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Can anyone give me the approximate time (in nanoseconds) to access L1, L2 and L3 caches, as well as main memory on Intel i7 processors?

While this isn't specifically a programming question, knowing these kinds of speed details is neccessary for some low-latency programming challenges.

EDIT: The second link from Dave has the following numbers:
Core i7 Xeon 5500 Series Data Source Latency (approximate)
L1 CACHE hit, ~4 cycles
L2 CACHE hit, ~10 cycles
L3 CACHE hit, line unshared ~40 cycles
L3 CACHE hit, shared line in another core ~65 cycles
L3 CACHE hit, modified in another core ~75 cycles remote
remote L3 CACHE ~100-300 cycles
Local Dram ~60 ns
Remote Dram ~100 ns

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How do I convert ns to cycles? If I simply divide 100 ns by 2.3 GHz, I get 230 cycles. Is this correct? – Nathan Dec 17 '14 at 19:26

3 Answers 3

up vote 23 down vote accepted

Here is a Performance Analysis Guide for the i7 and Xeon range of processors. I should stress, this has what you need and more (for example, check page 22 for some timings & cycles for example).

Additionally, this page has some details on clock cycles etc

EDIT: I should highlight that, as well as timing/cycle information, the above intel document addresses much more (extremely) useful details of the i7 and Xeon range of processors (from a performance point of view).

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Numbers everyone should know

  • L1 cache reference 0.5 ns
  • Branch mispredict 5 ns
  • L2 cache reference 7 ns
  • Mutex lock/unlock 100 ns
  • Main memory reference 100 ns
  • Compress 1K bytes with Zippy 10,000 ns
  • Send 2K bytes over 1 Gbps network 20,000 ns
  • Read 1 MB sequentially from memory 250,000 ns
  • Round trip within same datacenter 500,000 ns
  • Disk seek 10,000,000 ns
  • Read 1 MB sequentially from network 10,000,000 ns
  • Read 1 MB sequentially from disk 30,000,000 ns
  • Send packet CA->Netherlands->CA 150,000,000 ns


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Surely these care very HUGE amounts, based on processor design, ram latency/frequency, hard disk caching(both type and size)/rpm etc etc? To Quote INTEL (for values they released for one specific CPU):"NOTE:These values are rough approximations. They depend on Core and Uncore Frequencies, Memory speeds, BIOS settings, Number of DIMMS, etc etc. YOUR MILEAGE MAY VARY..." – Dave Nov 3 '10 at 13:22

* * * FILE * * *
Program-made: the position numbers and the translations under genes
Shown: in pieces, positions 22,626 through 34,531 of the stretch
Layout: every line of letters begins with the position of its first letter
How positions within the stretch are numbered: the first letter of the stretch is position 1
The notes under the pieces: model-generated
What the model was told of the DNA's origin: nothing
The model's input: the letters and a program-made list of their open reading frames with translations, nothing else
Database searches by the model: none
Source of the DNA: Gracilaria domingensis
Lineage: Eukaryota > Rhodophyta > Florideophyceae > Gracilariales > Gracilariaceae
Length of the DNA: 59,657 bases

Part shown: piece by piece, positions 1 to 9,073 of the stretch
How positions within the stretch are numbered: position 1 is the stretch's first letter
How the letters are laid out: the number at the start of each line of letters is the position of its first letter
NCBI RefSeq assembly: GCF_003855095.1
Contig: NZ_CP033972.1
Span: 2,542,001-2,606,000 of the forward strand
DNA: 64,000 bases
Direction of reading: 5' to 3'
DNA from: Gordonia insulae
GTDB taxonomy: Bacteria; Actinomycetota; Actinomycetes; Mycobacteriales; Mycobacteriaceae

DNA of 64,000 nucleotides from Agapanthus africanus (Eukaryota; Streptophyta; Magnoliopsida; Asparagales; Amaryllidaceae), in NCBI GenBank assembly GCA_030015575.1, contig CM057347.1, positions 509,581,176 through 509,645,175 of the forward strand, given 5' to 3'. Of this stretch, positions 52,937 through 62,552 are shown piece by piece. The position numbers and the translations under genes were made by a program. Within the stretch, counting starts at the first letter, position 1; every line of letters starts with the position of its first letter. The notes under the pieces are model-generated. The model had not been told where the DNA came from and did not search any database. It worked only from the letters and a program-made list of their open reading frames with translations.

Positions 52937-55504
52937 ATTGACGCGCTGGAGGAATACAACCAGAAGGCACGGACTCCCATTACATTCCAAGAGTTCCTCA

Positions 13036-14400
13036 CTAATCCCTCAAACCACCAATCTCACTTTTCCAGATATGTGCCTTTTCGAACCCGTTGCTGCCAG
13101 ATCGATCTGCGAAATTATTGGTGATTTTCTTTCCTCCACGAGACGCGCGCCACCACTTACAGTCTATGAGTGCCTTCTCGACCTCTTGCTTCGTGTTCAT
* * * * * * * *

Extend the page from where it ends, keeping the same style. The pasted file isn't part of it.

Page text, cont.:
@Dave that's true, but this numbers show the order of magnitude – Andrey Nov 3 '10 at 13:24
@Dave, even though type/speed/architecture of the cpu is different, I believe the relative timing should roughly remain same, so it's just a rough guideline to know when you code. More meaningful analysis should be done via profiler of course... – xosp7tom Jan 3 '12 at 23:32
To have an idea of how much time it is, Wikipedia mentions "One nanosecond is to one second as one second is to 31.7 years." – Only You Nov 23 '13 at 23:07
@kernel if there is cache miss it means that it will require access of lower level cache or even main memory. In this case it will take time according to that level access time. You can look for data for newer CPUs here – Andrey Apr 23 '14 at 11:10

Cost to access various memories in a pretty page

--> Decrease of memory access latency, year after year, from 1990 to 2020


  1. Values that do not really change since 2005:

            1 ns        L1 cache
            3 ns        Branch mispredict
            4 ns        L2 cache
           17 ns        Mutex lock/unlock
          100 ns        Main memory (RAM)
        2 000 ns (2µs)  1KB Zippy-compress
  2. Still some improvements, prediction for 2020:

       16 000 ns (16µs) SSD random read
      500 000 ns (½ms)  Round trip in datacenter 
    2 000 000 ns (2ms)  HDD random read (seek)

See also other sources

See also a training

For further understanding, I recommend the excellent presentation of modern cache architectures (June 2014) from Gerhard Wellein, Hannes Hofmann and Dietmar Fey at University Erlangen-Nürnberg.

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